In this new era, in which countries throughout the world are turning to democratic institutions and the rule of law, we must maintain and strengthen our commitment to ensuring that they are respected everywhere….

(Perhaps this entire subject ought to be re-framed as, “Bush vs. Bush.”)

The admiration and respect for this nation abroad is a function of our own commitment to liberty under law. In this, we have led the world. The success of our interests in the wider arena turns importantly on the extent to which this nation is perceived as continuing to abide by these principles. Any hint that America is not all that it claims, or that it is prepared to ignore a “nonnegotiable demand of human dignity,” that it can accept that the Executive Branch may imprison whom it will and do so beyond the reach of the due process of law, demeans and weakens this nation’s voice abroad.
We have taken it as our duty to so state to this Court. There is no doubting America’s power at this juncture. But values count too. And, for this nation, there is no benefit in the exercise of our undoubted power unless it is deployed in the service of fundamental values: democracy, the rule of law, human rights, and due process. To the extent that we are perceived as compromising those values, to that extent will our efforts to promote our interests in the wider world be prejudiced. Such at least is our collective experience.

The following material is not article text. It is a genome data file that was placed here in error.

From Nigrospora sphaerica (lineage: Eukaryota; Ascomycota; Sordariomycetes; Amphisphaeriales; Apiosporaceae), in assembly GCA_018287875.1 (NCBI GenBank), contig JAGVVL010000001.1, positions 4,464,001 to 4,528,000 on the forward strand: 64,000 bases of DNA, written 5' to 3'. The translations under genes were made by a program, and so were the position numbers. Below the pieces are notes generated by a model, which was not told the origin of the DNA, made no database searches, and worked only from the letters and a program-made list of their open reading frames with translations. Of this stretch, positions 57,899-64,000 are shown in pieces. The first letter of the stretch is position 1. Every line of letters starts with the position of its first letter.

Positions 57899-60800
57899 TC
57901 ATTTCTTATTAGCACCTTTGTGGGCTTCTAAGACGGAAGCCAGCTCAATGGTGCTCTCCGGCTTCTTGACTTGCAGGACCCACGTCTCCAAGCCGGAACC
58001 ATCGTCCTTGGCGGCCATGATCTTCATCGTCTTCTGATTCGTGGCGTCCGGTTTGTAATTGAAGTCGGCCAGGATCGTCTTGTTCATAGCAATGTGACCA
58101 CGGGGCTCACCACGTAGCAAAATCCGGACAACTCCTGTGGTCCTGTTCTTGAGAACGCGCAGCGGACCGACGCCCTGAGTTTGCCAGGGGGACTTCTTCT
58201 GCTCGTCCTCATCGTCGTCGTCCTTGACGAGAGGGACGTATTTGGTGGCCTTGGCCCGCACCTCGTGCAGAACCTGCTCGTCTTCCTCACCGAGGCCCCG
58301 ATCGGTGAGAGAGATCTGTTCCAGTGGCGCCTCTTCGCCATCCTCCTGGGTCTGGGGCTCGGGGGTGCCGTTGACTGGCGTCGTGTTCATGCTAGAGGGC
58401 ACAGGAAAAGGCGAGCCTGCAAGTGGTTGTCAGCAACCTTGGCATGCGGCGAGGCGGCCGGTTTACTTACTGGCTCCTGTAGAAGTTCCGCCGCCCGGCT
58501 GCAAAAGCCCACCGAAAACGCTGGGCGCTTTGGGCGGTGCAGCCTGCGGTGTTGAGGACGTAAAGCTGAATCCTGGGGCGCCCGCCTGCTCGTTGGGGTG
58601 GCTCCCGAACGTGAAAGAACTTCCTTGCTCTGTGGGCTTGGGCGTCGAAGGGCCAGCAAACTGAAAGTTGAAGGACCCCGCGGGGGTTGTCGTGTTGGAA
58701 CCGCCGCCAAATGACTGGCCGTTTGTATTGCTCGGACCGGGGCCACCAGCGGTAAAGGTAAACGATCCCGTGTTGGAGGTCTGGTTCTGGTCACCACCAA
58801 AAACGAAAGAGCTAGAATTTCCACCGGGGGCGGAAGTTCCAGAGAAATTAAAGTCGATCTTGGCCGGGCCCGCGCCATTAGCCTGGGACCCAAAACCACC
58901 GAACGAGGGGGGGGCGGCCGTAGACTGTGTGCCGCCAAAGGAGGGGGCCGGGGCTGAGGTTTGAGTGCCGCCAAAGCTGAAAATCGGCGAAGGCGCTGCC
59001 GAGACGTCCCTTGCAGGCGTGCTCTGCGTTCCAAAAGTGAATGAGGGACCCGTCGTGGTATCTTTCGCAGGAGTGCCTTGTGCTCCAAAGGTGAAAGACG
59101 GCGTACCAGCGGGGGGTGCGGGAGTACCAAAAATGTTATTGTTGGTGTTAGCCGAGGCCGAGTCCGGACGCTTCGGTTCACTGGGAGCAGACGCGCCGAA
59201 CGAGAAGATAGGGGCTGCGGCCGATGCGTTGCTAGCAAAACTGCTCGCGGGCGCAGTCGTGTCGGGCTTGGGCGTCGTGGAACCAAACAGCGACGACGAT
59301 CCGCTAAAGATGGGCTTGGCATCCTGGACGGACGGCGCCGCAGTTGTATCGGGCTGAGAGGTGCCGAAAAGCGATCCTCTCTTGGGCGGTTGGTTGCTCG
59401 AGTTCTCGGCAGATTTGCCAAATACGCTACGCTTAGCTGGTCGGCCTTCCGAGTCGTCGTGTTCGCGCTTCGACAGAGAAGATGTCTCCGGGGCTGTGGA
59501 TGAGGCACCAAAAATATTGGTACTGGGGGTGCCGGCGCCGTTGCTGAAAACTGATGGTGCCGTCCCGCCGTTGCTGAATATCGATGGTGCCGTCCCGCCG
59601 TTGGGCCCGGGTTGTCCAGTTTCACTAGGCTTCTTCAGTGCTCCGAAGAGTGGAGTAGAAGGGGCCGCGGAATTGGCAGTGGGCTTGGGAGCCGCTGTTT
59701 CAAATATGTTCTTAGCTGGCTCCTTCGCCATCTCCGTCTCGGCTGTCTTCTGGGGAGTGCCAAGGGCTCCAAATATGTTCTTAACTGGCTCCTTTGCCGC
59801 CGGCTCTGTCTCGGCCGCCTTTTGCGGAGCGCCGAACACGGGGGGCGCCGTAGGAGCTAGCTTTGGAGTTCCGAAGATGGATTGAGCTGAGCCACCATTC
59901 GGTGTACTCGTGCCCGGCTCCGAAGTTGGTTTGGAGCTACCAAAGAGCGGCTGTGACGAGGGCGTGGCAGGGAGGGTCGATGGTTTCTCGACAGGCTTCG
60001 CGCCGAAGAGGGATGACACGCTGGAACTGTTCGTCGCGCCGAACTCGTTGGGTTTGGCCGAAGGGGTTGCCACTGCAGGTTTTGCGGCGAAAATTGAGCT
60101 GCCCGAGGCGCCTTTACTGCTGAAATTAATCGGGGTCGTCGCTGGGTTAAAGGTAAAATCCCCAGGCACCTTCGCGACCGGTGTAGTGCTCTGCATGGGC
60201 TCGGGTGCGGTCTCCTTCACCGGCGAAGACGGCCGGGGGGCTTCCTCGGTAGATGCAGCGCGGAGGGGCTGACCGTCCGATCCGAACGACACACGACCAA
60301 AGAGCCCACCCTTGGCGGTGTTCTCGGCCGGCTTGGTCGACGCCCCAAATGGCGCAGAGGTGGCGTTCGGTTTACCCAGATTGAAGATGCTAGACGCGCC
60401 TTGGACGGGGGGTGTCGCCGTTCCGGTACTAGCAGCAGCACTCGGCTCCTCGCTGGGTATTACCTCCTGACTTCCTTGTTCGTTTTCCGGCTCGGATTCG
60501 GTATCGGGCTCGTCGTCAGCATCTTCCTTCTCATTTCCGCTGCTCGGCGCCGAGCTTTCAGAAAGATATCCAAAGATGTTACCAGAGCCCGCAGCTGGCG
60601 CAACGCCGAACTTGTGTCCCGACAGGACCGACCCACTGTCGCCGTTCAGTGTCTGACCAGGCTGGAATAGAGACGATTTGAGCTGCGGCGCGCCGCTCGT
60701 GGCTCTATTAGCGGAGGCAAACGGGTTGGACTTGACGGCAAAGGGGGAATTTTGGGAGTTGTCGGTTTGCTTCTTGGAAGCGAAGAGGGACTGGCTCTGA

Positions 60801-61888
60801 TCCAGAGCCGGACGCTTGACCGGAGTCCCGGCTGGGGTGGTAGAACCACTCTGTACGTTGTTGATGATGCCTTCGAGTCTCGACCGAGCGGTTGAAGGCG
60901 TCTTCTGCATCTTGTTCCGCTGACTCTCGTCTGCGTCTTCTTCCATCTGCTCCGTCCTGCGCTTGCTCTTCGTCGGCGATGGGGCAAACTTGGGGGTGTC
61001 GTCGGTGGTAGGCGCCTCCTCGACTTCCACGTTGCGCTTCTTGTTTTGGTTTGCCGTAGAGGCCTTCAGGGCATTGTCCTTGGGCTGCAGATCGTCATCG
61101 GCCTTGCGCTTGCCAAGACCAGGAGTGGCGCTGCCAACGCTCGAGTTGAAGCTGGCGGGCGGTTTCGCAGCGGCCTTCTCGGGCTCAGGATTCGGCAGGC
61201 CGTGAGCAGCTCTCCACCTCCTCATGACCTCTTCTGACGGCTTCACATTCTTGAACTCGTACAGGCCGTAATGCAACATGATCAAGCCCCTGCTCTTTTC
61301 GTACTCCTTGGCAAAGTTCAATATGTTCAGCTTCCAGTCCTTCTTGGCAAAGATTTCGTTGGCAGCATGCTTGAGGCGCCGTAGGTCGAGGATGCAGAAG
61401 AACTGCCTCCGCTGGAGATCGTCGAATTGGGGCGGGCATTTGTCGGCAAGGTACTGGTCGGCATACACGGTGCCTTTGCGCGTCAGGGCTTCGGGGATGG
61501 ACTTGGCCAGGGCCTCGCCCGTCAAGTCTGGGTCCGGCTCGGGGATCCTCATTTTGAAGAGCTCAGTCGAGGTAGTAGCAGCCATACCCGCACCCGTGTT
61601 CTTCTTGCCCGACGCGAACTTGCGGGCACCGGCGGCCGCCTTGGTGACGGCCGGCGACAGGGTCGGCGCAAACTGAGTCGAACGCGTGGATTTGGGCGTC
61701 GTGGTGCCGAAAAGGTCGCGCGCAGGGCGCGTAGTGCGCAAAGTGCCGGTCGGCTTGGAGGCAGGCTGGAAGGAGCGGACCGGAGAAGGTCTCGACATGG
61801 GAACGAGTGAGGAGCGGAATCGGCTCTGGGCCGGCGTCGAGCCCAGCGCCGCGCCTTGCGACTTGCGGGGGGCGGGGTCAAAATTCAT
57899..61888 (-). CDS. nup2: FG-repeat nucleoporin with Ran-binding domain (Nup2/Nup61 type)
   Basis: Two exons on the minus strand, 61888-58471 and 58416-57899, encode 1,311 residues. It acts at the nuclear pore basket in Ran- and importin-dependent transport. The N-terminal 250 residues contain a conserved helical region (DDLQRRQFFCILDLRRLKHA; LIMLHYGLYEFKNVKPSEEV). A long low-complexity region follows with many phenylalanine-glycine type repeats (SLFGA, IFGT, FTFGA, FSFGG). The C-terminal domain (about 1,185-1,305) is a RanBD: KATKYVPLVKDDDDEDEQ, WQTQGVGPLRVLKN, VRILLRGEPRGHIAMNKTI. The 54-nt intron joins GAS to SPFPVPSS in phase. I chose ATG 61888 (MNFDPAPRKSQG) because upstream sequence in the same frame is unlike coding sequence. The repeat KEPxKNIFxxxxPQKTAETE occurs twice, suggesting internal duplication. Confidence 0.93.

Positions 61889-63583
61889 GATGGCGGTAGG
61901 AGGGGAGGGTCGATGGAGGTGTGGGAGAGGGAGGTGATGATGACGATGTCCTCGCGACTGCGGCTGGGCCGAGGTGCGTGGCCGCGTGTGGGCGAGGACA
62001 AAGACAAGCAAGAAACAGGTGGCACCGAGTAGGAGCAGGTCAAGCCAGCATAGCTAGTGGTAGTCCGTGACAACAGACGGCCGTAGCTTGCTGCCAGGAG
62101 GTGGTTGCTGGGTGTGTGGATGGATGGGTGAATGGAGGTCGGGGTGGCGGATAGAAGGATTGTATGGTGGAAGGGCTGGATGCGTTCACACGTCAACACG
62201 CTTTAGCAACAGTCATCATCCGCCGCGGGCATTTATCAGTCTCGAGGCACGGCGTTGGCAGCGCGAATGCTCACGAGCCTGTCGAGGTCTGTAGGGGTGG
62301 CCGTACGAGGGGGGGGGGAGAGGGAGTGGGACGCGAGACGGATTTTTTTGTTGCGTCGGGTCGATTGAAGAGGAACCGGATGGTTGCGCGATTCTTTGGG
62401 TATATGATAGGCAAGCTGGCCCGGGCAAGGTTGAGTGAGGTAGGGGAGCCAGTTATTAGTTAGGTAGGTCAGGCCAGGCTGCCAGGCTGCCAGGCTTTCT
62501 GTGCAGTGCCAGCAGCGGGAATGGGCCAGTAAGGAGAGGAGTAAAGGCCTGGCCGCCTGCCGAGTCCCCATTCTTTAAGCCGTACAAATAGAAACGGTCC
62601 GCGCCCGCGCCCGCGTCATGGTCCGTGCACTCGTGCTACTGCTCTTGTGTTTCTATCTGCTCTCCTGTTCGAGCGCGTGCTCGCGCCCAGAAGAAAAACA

George Kennan’s Long Telegram from the American Embassy in Moscow to the State Department in 1946 defined the authoritarian bestiality of the Soviet system and its aim to break “the international authority of our state.” It was perhaps the most important American diplomatic communication of the last century. In closing, Kennan spoke for us all and for all time:

[T]he greatest danger that can befall us in coping with this problem of Soviet communism, is that we shall allow ourselves to become like those with whom we are coping.

I recommend this document as an enduring resource for policymakers, educators, and citizens alike, challenging us to consider that we don’t have to toss aside our values to defend them, that our values are a component of our potential influence abroad, that defending our principles need not detract from our “power.”

Israeli lawyers: Treatment of Gitmo detainees worse than what Israel does